November marks twelve months of literary holidays! So to finish it off, here are three November literary holidays.
The entire month is Picture Book Month, an international initiative to support literacy and encourage the use of picture books. There are blogs dedicated to championing the importance of picture books throughout the month. So in honor of picture books, here are some recommendations for you.
Blue Frog by Dianne de la Casas is a fun book of a native Central American legend. How the gods first shared chocolate with humans.
A Different Pond by Bao Phi is gorgeous book about a boy who fishes with his father, with context that goes so much deeper. It’s worth sharing with your children.
Juna’s Jar by Jane Bahk follows Juna whose friend, Hector, has moved away and she starts to put items in her special kimchi jar to try to find Hector.
October is known for its spooky holiday themes, but the literary holidays are less spooky and a whole lot of fun.
If you are familiar with the Mad Hatter from Alice in Wonderland, then this day might be for you. On October 6th, it is Mad Hatter day due to the number he wears in his hat. It’s a perfect time to explore the world of Wonderland again or check out some books on tea. The Mad Hatter is the host of probably one of the most famous tea parties in the literary world.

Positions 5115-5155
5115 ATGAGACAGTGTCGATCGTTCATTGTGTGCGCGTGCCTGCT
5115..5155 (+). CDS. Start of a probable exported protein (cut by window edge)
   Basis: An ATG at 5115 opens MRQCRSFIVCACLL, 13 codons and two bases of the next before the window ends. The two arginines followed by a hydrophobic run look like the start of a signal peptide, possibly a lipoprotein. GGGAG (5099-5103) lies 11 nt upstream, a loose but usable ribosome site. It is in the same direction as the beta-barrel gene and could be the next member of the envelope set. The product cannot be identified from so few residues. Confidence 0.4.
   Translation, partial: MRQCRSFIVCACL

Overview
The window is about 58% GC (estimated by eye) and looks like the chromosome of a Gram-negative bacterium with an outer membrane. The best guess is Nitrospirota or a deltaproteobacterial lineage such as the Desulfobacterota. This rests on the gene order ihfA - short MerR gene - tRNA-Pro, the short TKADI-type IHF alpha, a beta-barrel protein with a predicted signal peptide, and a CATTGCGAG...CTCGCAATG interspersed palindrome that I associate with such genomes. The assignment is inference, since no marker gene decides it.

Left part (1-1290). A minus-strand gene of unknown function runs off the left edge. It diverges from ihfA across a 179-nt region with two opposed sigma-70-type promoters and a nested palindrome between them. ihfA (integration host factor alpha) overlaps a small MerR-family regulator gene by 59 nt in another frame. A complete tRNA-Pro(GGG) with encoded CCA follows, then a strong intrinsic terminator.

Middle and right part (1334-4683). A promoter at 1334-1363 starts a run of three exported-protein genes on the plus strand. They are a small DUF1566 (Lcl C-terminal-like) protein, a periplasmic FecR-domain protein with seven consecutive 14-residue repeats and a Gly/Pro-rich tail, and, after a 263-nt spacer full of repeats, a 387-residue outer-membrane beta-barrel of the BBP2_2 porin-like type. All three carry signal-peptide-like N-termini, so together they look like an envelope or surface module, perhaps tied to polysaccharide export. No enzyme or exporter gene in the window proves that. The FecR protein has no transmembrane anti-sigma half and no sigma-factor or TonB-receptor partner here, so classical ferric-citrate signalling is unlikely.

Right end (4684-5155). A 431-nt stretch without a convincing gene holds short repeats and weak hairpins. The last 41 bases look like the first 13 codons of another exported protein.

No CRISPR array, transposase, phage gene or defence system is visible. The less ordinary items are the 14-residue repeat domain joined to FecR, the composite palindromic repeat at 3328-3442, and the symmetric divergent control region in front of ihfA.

I love discovering authors that were impactful in their era and whose work still holds up today. Wyndham is the kind of writer I truly enjoy–he writes the kind of unfussy, competent prose that is underrated and more supple than it first appears. His writing reminds me of the work of Walter Tevis, Theodore Sturgeon, and James Tiptree, Jr. where the first lines draw you in, and the characters are drawn swiftly in compelling details without overdoing it.
Wyndham wrote short, chilling novels that he called “logical fantasy” and what were alternately and perhaps dismissively called “cosy catastrophes.” He also knew how to draw you in from the first sentence and paragraph.
September means school’s starting. What better way to get warmed up for school than with a few literary holidays?
National Read a Book Day has been celebrated on September 6th since the early 2000s. To celebrate, I’d like to give you this word: tsundoku. This is a Japanese word for collecting reading material but not reading it. So this is the perfect excuse to grab one of those books you’ve been meaning to read. If that doesn’t strike your interest try one of the following books and feel free to let people know what you are reading by using #ReadABookDay on social media.
August may have few nationally acknowledged holidays, but if you appreciate literature I’ve got a few things you can celebrate.
Kicking off the month we have National Book Lover’s Day taking place on August 9th. On this day celebrate by enjoying the smell of books, visit the library, drop literary references into casual speech, or just enjoy a favorite book. Here are a couple book-themed books to help with the day:
Reading Lolita in Tehran by Azar Nafisi is the author’s memoir from her time in Iran when she started an underground book club with seven girls reading western books outlawed by the government.